Lets start with dissassembling PSP and look inside the string references for "your 30 day...". You'll find the following snippet of code:

:00406C5A push 004BD2E8
:00406C5F lea ecx, dword ptr [ebp-10]
:00406C62 cmp edi, 0000001E		if edi > 30
:00406C65 jge 00406C8E			jmp to you have exeeded..
* Reference To: MFC42.MFC42:NoName0650, Ord:035Ch			
:00406C67 Call 004A7336

* Possible StringData Ref from Data Obj ->"You may use it for 30 days. If "
                                        ->"after your 30 day evaluation"
:00406C6C push 004BD2A8
:00406C71 lea ecx, dword ptr [ebp-10]
If edi was greater than 30 we'll get here:
:00406C8E E8A3060A00              Call 004A7336

* Possible StringData Ref from Data Obj ->"You have exceeded your 30 day "
                                        ->"trial period. This program"
:00406C93 6850D34B00              push 004BD350
:00406C98 8D4DF0                  lea ecx, dword ptr [ebp-10]

Look at that, " MFC42.MFC42:NoName0650, Ord:035Ch " whatta hell does NoName0650 in MFC do? Lucky us we don't YET need to care much about it, but I guess that these functions will be more and more common in protection schemes and therefore it would be interesting to know what they do. If only microsoft had given these functions more sensable names...Anyway like I said in this scheme they don't play a great role, but we still have to trace the damn MFC42.dll file.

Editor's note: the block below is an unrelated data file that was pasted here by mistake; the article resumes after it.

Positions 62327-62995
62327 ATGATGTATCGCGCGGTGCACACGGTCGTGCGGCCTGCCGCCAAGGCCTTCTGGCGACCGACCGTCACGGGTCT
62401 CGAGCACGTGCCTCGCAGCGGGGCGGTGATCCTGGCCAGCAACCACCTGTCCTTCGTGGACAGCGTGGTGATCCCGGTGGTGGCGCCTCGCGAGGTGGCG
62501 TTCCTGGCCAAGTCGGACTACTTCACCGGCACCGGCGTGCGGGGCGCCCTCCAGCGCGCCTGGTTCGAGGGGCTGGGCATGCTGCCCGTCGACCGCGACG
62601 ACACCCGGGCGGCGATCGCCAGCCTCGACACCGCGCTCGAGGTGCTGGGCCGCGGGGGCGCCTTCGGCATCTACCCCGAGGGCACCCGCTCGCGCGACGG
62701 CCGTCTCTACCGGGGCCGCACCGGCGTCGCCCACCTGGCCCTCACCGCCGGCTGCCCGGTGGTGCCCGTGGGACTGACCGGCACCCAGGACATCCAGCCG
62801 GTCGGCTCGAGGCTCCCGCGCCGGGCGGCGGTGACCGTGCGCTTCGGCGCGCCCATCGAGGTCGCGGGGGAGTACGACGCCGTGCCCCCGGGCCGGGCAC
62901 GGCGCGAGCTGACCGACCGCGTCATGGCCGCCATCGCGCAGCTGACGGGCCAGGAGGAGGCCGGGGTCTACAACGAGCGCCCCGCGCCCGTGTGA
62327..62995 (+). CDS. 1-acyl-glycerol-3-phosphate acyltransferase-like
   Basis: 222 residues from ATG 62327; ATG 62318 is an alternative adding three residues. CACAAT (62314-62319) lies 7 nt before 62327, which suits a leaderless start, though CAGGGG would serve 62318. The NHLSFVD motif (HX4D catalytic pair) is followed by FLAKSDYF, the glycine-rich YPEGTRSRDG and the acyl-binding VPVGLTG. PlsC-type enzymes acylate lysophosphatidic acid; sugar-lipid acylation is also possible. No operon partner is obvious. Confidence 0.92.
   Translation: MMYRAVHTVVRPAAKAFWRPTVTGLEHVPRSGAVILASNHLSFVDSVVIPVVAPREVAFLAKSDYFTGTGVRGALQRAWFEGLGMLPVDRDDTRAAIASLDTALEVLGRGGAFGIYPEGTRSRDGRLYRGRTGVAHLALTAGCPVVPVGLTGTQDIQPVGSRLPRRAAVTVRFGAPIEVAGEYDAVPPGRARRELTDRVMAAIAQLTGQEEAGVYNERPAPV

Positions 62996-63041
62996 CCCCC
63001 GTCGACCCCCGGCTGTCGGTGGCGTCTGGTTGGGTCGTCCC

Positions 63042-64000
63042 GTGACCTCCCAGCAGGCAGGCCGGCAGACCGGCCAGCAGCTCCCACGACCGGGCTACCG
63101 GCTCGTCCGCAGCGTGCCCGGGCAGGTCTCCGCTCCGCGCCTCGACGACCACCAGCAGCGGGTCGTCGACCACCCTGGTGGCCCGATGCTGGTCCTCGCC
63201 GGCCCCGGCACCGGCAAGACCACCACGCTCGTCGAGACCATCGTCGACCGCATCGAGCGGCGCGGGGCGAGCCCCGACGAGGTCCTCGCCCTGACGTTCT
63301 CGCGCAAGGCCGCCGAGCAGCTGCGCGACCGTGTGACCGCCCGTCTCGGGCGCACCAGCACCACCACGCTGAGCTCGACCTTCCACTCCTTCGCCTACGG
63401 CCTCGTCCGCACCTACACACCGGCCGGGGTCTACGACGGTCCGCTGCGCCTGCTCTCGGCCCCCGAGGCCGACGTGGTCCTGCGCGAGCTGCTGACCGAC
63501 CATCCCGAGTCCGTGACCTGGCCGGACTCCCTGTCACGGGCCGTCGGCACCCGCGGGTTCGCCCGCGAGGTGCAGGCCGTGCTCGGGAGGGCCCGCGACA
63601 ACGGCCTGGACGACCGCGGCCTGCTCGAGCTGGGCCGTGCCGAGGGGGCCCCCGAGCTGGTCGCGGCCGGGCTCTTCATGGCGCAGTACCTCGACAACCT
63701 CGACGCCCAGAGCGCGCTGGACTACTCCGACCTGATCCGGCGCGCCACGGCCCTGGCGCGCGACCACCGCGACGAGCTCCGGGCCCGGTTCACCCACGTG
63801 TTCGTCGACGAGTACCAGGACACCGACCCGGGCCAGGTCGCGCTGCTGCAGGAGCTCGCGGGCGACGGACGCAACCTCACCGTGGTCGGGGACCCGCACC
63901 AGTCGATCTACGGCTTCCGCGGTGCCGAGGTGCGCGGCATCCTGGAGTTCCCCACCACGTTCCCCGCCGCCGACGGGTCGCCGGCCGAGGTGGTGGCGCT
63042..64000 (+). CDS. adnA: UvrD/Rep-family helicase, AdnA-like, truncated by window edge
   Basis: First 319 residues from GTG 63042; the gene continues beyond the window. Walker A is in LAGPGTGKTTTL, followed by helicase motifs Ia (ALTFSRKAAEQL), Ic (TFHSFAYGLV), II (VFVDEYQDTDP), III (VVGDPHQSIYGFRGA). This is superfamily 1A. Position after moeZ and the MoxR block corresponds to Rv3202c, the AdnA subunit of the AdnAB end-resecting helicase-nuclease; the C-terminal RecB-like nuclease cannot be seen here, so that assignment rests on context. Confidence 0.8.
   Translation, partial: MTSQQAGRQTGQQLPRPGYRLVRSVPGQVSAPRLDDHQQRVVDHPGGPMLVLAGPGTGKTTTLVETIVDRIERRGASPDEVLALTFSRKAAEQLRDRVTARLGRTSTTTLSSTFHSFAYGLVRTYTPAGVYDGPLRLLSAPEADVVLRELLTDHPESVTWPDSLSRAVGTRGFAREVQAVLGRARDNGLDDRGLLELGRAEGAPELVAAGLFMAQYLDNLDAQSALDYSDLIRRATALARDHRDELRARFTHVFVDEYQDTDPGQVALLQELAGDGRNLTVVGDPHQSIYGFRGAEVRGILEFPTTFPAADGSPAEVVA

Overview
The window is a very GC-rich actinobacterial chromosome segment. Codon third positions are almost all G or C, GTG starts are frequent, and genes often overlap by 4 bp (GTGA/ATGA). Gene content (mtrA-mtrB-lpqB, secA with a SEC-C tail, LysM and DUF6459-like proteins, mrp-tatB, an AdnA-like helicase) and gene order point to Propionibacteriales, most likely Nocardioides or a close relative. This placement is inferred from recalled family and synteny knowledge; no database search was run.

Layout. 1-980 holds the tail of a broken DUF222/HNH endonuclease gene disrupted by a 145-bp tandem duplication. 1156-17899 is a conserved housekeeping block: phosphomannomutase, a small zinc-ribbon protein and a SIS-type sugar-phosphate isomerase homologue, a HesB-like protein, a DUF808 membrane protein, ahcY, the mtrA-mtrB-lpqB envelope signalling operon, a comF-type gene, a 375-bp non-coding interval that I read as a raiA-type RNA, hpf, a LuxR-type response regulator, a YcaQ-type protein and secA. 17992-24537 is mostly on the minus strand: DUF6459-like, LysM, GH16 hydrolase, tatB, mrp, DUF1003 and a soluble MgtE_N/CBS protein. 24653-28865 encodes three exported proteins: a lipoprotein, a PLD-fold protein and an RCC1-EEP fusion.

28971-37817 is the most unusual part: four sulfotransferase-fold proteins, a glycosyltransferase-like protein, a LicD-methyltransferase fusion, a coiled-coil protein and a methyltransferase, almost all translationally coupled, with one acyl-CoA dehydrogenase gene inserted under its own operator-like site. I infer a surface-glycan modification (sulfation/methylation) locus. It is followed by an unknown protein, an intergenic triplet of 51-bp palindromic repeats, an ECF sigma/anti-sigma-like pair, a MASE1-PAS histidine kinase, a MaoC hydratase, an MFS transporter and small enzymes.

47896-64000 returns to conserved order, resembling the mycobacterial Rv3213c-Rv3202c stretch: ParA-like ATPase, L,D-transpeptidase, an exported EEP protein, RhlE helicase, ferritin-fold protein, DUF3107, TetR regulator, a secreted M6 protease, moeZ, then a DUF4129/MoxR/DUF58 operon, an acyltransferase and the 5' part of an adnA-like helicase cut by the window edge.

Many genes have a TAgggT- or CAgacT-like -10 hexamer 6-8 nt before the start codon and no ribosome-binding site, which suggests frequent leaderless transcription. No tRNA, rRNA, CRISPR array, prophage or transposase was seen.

Right now you may be dying to try to reverse that jump "jge 00406C8E" into a "jb 00406C8E", go ahead and try it. So set your system date 1 year forward (to make the > 60days snap) and shoot.

As you just experienced it didn't work. That means there's a mirror check let's find it quickly. We can find it by tracing or we can scan the deadlisting for , 0000001E. (1E=30). If we search in the deadlisting we'll find 9 occurences. I've listed them below:

:00406C62 83FF1E                  cmp edi, 0000001E		The first we found
:00406CE7 83FF1E                  cmp edi, 0000001E		Interesting
:0041BDAC 83F81E                  cmp eax, 0000001E
:00429B2A 6A1E                    push 0000001E
:00439DD5 C745FC1E000000          mov [ebp-04], 0000001E
:0044E59E 6A1E                    push 0000001E
:0046A9A7 6A1E                    push 0000001E
:004996C4 C78424DC0100001E000000  mov dword ptr [esp+000001DC], 0000001E
:004A0711 6A1E                    push 0000001E

As you see only three of them are comparing a value with 30 (1Eh). And the second is quite close to the first. Lets trace the code to see if the second one is the trigger. I only showed you the above list cause should we have failed the tracing approach we could have bpx:ed the adresses of the above cmp's. We still can but it will be faster to trace in this case. Alright start anew and prepare to trace after reversing the first jmp, I used nop's (no operations). We also need to find the compare that checks if more than 60 days has passed. 60 is 3Ch, we are looking for a cmp edi,3c, remember that the number of days passed is in edi and will most likely stay in edi. You don't need to trace long before you'll see:

:00406D31 E81C050A00              Call 004A7252
:00406D36 83FF3C                  cmp edi, 0000003C
:00406D39 7E5C                    jle 00406D97